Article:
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Manuscript Submission Deadline 13 January 2023
Manuscript Extension Submission Deadline 12 February 2023

Purinergic neurotransmission involves the release of ATP as an efferent neurotransmitter and co-transmitter in the CNS. The concept of “purinergic transmission” led to the discovery of purinergic receptors which are divided into ionotropic P2X receptors (P2XRs) and metabotropic P2Y receptors (P2XYRs). To date, seven genes encoding P2XRs (P2X1-P2X7) and eight genes encoding P2YRs (P2Y1, P2Y2, P2Y4, P2Y6, P2Y11, P2Y12, P2Y13, P2Y14) have been discovered. In addition, the ionotropic P2XRs and G protein coupled P2YRs for nucleosides and nucleotides are widely expressed in multiple cell types (neurons, microglia, astrocytes, oligodendrocytes, and Schwann cells) in the brain and spinal cord, mediating various aspects of neurotransmission (neurotransmitter release, regulation of synaptic currents), neuromodulation, and death. Purinergic signaling regulates physiological functions as learning and memory, locomotor activity, reward behavior, emotional responses, socio-communication, feeding and nociception. This diverse role of purinergic signaling in CNS physiology has identified the relevance and the importance of purinergic receptors to multiple diseased states of the CNS, including ischemia, epilepsy, neurodegenerative disorders, schizophrenia, manic depressive disorders, and autism. Ultimately, the critical role of purinergic receptors in various pathophysiological states identifies the P2 receptors as important drug targets for therapeutic intervention.

We intend to evaluate the involvement of purinergic receptors and nucleotides in healthy and unhealthy brain functioning.

Topics of interest include but are not limited to:
• Purinergic signaling in cell proliferation.
• Purinergic signaling in cell differentiation.
• Purinergic signaling in cell death.
• Purinergic signaling modulates learning and memory.
• Purinergic signaling modulates locomotor activity.
• Purinergic signaling modulates feeding behavior.
• Purinergic signaling modulates pathophysiology of the CNS

Keywords: Purines, Purinergic, receptors


Important Note: All contributions to this Research Topic must be within the scope of the section and journal to which they are submitted, as defined in their mission statements. Frontiers reserves the right to guide an out-of-scope manuscript to a more suitable section or journal at any stage of peer review.

Purinergic neurotransmission involves the release of ATP as an efferent neurotransmitter and co-transmitter in the CNS. The concept of “purinergic transmission” led to the discovery of purinergic receptors which are divided into ionotropic P2X receptors (P2XRs) and metabotropic P2Y receptors (P2XYRs). To date, seven genes encoding P2XRs (P2X1-P2X7) and eight genes encoding P2YRs (P2Y1, P2Y2, P2Y4, P2Y6, P2Y11, P2Y12, P2Y13, P2Y14) have been discovered. In addition, the ionotropic P2XRs and G protein coupled P2YRs for nucleosides and nucleotides are widely expressed in multiple cell types (neurons, microglia, astrocytes, oligodendrocytes, and Schwann cells) in the brain and spinal cord, mediating various aspects of neurotransmission (neurotransmitter release, regulation of synaptic currents), neuromodulation, and death. Purinergic signaling regulates physiological functions as learning and memory, locomotor activity, reward behavior, emotional responses, socio-communication, feeding and nociception. This diverse role of purinergic signaling in CNS physiology has identified the relevance and the importance of purinergic receptors to multiple diseased states of the CNS, including ischemia, epilepsy, neurodegenerative disorders, schizophrenia, manic depressive disorders, and autism. Ultimately, the critical role of purinergic receptors in various pathophysiological states identifies the P2 receptors as important drug targets for therapeutic intervention.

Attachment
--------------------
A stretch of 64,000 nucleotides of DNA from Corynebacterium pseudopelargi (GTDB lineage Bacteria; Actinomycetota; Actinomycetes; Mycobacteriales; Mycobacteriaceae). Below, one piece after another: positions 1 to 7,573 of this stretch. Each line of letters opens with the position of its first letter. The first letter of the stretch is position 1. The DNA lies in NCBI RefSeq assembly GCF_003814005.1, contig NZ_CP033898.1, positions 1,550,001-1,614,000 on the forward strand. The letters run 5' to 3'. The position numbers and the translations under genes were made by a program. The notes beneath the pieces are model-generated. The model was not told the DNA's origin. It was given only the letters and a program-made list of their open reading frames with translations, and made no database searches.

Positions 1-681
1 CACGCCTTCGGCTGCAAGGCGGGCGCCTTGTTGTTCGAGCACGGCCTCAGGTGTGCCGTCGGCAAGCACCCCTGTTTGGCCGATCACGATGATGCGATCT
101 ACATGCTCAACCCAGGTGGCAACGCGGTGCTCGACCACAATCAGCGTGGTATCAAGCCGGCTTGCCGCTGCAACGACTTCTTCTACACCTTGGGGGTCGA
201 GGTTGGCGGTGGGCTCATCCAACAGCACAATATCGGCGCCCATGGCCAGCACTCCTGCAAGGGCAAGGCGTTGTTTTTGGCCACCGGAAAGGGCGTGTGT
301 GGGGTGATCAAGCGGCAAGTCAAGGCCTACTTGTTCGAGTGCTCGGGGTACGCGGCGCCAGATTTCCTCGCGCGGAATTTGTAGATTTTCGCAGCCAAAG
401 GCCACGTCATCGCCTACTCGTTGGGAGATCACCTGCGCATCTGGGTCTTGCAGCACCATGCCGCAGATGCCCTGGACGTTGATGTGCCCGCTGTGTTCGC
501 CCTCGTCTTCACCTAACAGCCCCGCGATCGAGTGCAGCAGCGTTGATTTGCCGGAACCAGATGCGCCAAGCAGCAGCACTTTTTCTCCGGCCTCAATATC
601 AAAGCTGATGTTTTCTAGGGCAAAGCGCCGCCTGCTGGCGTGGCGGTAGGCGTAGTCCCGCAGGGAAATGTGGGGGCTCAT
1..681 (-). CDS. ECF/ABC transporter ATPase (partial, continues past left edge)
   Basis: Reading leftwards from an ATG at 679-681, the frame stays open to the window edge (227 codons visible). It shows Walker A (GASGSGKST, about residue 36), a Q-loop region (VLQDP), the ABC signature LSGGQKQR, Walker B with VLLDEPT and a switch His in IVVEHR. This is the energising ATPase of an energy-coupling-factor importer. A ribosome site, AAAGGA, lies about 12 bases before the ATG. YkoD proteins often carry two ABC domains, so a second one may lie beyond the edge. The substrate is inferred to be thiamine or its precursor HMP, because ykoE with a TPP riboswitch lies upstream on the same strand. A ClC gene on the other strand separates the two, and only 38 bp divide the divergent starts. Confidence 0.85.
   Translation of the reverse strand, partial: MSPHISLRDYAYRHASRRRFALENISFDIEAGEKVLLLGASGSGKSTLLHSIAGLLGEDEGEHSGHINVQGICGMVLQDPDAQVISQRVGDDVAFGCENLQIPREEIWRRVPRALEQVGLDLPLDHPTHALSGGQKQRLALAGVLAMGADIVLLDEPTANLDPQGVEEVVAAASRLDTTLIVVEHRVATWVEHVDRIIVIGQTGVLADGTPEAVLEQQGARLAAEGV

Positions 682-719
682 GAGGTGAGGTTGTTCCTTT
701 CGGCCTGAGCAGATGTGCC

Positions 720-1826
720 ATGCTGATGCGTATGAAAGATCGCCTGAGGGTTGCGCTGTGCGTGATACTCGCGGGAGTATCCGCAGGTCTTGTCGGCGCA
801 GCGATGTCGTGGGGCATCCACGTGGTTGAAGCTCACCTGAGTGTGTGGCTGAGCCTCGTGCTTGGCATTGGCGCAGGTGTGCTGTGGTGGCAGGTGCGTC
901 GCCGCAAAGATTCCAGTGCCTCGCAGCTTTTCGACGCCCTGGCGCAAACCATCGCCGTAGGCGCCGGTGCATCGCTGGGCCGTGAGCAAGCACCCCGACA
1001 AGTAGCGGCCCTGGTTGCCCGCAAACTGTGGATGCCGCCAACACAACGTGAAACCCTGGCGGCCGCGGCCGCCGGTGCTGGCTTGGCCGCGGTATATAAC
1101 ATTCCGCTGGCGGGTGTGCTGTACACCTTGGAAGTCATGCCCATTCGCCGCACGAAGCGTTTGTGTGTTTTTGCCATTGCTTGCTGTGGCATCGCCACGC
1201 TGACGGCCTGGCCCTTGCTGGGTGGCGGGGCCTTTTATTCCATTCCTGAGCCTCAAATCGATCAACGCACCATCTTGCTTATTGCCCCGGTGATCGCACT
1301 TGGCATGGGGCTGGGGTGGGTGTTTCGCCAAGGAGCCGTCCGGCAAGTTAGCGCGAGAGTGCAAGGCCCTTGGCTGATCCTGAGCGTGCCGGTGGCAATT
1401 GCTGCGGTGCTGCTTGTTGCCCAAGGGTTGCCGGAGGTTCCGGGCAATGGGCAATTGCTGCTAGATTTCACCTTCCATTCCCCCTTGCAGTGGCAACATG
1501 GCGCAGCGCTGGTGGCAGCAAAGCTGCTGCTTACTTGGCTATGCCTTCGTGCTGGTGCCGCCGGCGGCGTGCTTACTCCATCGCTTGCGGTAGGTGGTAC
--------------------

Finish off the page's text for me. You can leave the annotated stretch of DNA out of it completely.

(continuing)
We intend to evaluate the involvement of purinergic receptors and nucleotides in healthy and unhealthy brain functioning.

Topics of interest include but are not limited to:
• Purinergic signaling in cell proliferation.
• Purinergic signaling in cell differentiation.
• Purinergic signaling in cell death.
• Purinergic signaling modulates learning and memory.
• Purinergic signaling modulates locomotor activity.
• Purinergic signaling modulates feeding behavior.
• Purinergic signaling modulates pathophysiology of the CNS

Keywords: Purines, Purinergic, receptors


Important Note: All contributions to this Research Topic must be within the scope of the section and journal to which they are submitted, as defined in their mission statements. Frontiers reserves the right to guide an out-of-scope manuscript to a more suitable section or journal at any stage of peer review.

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